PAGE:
Your “strong” court case is worth nothing without the hard evidence to support it.
What if that vital evidence is in the hands of the enemy, and you have every reason to believe that it will be destroyed or spirited away before trial? Fear not, our law has a powerful weapon to help you in the form of an “Anton Piller” search and seizure order.Let’s have a look at how the “surprise” element inherent in applying for these orders is both central to their successful execution, and an underlying reason for our courts’ caution in granting them. You have many requirements to meet and the recent Supreme Court of Appeal case of a software developer’s claims for damages and unlawful competition show how they work in practice.
“Surprise the enemy” (Sun Tzu in ‘Art of War’)
You suspect that someone you are suing (or about to sue) will destroy or hide vital evidence in their possession. Perhaps by shredding documents or deleting electronic records supporting your case, or perhaps by spiriting away computer hard drives full of incriminating information. You fear that if they get away with it your case will be dead, or at least compromised.
Fortunately our law has a strong and quick remedy for you – the “Anton Piller” order, by means of which the High Court can authorise a search for, and a seizure into safekeeping of, the relevant evidence until trial.
Surprise raids and fishing expeditions
This is a drastic and draconian remedy. For obvious reasons this is a “surprise raid” on the other party – giving advance notice to the other party of your court application would defeat the whole object.
Which means that the other party suffers an unannounced and substantial invasion of its privacy, leading to all sorts of disruption and potential damage to its business.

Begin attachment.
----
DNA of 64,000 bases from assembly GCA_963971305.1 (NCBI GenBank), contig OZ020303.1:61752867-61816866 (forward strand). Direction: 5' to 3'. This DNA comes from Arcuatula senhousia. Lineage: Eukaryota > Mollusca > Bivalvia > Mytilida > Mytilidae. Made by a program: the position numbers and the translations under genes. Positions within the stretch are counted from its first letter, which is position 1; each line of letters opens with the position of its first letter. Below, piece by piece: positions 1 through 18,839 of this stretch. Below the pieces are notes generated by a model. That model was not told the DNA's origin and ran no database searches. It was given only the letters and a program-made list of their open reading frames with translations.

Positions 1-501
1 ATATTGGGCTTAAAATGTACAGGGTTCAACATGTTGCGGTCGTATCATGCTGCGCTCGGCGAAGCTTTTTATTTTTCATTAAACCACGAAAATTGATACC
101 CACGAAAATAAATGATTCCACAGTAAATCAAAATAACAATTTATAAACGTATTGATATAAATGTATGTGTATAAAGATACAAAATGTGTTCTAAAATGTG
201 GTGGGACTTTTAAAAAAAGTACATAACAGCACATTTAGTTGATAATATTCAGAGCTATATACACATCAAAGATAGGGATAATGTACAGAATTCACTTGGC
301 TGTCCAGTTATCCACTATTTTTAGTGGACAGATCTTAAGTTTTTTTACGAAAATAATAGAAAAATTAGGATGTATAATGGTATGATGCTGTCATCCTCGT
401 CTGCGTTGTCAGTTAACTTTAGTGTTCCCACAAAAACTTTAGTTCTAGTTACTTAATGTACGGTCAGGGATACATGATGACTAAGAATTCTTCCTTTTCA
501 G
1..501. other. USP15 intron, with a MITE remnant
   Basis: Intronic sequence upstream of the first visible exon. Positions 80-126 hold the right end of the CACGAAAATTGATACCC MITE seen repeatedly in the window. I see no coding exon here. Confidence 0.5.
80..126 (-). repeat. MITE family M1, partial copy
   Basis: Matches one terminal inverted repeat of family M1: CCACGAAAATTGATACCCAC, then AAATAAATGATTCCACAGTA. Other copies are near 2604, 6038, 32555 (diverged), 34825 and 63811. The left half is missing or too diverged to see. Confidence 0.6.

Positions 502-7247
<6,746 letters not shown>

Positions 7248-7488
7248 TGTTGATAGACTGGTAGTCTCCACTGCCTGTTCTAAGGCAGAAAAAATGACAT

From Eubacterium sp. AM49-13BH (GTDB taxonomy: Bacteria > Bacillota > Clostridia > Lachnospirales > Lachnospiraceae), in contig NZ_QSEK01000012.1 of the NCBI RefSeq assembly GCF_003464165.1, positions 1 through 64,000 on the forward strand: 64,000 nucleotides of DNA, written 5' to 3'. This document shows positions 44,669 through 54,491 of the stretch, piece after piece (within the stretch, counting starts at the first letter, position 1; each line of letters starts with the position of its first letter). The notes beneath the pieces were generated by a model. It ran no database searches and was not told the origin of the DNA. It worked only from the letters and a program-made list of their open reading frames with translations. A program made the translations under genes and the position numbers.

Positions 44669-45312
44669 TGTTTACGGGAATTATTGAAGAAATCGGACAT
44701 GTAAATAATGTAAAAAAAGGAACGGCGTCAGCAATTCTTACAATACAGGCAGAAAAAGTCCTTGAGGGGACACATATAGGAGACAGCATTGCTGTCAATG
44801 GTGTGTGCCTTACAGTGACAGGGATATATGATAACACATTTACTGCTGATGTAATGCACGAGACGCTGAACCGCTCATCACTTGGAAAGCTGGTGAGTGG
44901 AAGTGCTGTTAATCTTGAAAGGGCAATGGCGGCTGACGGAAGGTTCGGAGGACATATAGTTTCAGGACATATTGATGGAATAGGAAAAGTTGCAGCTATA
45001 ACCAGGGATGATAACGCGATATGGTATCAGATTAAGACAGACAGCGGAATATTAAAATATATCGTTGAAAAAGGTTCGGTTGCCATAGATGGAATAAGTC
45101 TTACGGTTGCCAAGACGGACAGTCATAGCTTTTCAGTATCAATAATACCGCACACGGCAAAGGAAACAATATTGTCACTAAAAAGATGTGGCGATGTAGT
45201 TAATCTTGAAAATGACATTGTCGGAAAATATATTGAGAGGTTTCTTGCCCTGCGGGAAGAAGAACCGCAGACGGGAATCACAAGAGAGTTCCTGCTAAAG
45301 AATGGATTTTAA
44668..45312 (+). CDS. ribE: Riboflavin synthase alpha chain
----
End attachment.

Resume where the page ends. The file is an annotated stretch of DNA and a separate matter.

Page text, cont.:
Which is why our courts have laid down strict requirements that you must comply with before you will be granted an order. A recent Supreme Court of Appeal (SCA) decision illustrates –
- A developer and seller of computer software wanted to sue a company it had dealt with for damages on the basis of alleged breaches of contract and for unlawful competition. It obtained in the High Court an Anton Piller order giving access to the Deputy Sheriff, independent attorneys and forensic specialists to search and seize “documents specified in the order, computer equipment or any other storage devices”. This order was subsequently set aside and the developer, attempting to have the order re-instated, approached the SCA for leave to appeal.
- The Court in refusing leave to appeal analysed and applied the requirements for an order to preserve evidence under three main headings. You must establish (prima facie, in other words “on first appearance” but not definitively at this stage) the following –
- That you have a cause of action against the other party, which you intend to pursue. The developer had, said the Court, established this.
- That the other party has in its possession “specific documents or things which constitute vital evidence in substantiation of [your] cause of action…” This, said the Court, required the developer to “identify the documents it sought to preserve with the necessary degree of specificity”. A “blanket search for unspecified documents or evidence, which may or may not exist, is not permitted”. You have to be specific.
The major flaw in the developer’s case was, said the Court, its failure in its affidavits to identify or specify whichvital information was in possession of [the other party] that needed to be preserved. It proposed a “keyword” search to be used in searching the whole of the other party’s data base that was “invasive and a trawling expedition through every aspect of [the other party]’s business” including sensitive and confidential information to which it could not be entitled.
- That you have a “well-founded apprehension that this evidence may be hidden or destroyed or in some manner spirited away by the time the case comes to trial…” But in this case, said the Court, the developer had failed to show that the other party was untrustworthy or dishonest, plus it had “failed to set out any factual basis for an objective conclusion to be reached of the well-founded and reasonable apprehension that evidence would be concealed.”
This particular order, held the Court, “involves a departure from the basic premise upon which Anton Piller orders are granted, namely that they areto preserve evidence, not search for it”, whilst its execution was “nothing but a fishing expedition” (emphasis added). The software developer could not succeed in re-instating its Anton Piller order.